When asked how many times a representative of the SFO had ever appeared as a witness in overseas proceedings, Mr Emson replied: “I’m not aware of any precedent, I’m not aware that the SFO has ever been forced effectively to appear in foreign proceedings, to intervene in this way.”
As stated above, in addition to Mr Dougall’s co-operation with the SFO, he also co-operated with law enforcement authorities in the US. Having been made aware of the proceedings in Greece, the DOJ wrote to the Court to endorse the SFO’s position, describing how Mr Dougall had provided “key evidence” supporting the resolution of charges in the US against J&J, DPI and two additional companies engaged in similar conduct. The DOJ described Mr Dougall’s co-operation as “extraordinary”.
In July 2019, over two years after the trial began, Mr Dougall was acquitted of fraud (due to ne bis in idem) and money laundering (due to a lack of evidence). Thirteen of his co-defendants were convicted, including three former J&J/DPI executives (each sentenced to seven years’ imprisonment). Although the written judgment has not yet been handed down, it seems likely that, in acquitting Mr Dougall, the Court took into account both the SFO’s and DOJ’s concerns.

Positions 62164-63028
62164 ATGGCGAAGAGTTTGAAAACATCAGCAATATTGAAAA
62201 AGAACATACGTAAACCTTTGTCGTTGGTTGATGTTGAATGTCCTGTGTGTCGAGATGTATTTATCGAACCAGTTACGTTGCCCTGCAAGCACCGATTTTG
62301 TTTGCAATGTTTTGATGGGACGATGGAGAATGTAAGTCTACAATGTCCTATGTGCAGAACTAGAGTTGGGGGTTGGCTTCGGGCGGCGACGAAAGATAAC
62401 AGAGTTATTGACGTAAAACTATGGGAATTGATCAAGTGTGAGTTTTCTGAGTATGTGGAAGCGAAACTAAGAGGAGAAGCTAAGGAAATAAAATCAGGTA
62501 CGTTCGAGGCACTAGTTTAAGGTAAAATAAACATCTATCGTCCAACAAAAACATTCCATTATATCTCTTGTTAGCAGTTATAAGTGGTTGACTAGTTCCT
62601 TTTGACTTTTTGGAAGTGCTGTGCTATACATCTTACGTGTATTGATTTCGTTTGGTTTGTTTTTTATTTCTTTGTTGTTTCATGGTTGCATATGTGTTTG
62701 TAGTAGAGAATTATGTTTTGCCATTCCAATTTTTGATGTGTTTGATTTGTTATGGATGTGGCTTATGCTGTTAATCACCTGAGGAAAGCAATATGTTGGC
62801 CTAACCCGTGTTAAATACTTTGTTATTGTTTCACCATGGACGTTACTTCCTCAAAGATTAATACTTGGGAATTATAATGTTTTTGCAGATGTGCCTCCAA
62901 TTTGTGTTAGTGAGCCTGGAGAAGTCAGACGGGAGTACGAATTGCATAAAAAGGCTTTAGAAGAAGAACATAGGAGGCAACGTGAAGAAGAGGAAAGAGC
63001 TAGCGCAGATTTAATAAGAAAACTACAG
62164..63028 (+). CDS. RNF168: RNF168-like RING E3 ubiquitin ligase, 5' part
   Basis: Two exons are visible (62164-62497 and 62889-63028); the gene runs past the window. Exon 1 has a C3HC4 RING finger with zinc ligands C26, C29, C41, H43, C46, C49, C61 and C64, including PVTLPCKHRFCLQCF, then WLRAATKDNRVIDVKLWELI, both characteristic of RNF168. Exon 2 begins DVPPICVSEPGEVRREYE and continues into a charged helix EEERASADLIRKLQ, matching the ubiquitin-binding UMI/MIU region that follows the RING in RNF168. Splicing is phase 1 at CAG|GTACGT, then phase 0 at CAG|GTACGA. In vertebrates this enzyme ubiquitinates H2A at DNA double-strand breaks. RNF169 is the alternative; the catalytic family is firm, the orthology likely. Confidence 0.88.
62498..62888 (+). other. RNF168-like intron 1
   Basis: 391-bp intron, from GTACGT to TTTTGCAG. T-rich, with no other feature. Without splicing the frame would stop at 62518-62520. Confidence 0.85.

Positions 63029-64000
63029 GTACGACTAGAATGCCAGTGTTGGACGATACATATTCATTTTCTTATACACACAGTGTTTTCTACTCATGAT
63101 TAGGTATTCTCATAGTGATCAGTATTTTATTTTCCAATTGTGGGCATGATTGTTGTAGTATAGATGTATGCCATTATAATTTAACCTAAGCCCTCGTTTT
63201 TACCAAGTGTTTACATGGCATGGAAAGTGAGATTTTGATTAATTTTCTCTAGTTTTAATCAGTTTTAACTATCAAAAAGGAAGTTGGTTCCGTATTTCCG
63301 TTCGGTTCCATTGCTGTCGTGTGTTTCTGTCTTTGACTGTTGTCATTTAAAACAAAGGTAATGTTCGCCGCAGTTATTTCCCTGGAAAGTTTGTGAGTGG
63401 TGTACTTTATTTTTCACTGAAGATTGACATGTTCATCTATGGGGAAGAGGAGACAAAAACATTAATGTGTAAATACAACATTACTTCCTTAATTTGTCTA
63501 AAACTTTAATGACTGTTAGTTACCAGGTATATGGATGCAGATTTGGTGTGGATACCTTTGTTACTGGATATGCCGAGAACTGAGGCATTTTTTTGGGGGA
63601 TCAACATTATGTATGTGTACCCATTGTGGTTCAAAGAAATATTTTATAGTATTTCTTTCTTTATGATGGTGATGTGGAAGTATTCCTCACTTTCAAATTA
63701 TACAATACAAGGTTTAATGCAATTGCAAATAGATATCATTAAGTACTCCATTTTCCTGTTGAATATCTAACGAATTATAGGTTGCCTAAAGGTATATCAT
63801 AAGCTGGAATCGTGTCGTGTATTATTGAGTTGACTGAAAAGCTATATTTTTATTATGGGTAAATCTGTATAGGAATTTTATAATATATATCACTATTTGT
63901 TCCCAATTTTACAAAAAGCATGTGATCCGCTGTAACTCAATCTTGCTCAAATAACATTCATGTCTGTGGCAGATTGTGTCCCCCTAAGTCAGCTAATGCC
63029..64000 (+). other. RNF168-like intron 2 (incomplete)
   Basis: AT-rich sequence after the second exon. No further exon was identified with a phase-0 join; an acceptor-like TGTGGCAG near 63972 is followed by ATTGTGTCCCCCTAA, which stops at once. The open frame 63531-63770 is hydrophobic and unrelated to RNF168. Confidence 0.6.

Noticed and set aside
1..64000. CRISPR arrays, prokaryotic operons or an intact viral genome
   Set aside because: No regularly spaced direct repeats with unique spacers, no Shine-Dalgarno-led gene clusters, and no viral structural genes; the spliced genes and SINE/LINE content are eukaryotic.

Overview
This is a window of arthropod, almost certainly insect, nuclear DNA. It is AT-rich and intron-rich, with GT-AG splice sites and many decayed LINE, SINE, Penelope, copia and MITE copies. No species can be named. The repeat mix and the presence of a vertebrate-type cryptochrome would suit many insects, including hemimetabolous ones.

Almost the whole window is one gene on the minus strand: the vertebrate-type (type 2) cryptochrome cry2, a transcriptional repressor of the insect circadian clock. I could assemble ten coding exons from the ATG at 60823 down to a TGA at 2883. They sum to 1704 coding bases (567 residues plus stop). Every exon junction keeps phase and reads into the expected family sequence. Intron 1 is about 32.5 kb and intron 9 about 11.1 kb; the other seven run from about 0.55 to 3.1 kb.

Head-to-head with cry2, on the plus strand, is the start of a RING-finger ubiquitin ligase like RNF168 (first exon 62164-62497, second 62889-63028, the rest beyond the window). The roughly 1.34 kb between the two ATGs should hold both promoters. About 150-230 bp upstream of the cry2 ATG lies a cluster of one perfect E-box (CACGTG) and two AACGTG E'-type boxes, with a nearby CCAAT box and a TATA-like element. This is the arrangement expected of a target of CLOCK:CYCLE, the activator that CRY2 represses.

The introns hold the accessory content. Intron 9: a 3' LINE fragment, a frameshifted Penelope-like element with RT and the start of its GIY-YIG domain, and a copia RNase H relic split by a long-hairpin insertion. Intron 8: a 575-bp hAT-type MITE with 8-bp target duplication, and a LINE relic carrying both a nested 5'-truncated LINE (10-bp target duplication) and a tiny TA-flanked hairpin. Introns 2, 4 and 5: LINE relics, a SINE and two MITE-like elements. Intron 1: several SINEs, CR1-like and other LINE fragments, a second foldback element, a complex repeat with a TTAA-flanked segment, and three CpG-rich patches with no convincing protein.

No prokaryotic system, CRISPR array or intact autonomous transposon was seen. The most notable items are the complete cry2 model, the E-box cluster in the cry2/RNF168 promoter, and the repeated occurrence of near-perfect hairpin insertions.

Implications for Greek justice and jurisprudence
The Court’s ruling was highly significant in Greece. In a case which concerned several jurisdictions, the Court was required to address unprecedented issues concerning cross-border cooperation in criminal investigations. For the first time, a Greek criminal court applied European Union jurisprudence relating to the principle of ne bis in idem (ruling that the principle was engaged where the alleged conduct was materially the same regardless of the legal characterisation of that conduct).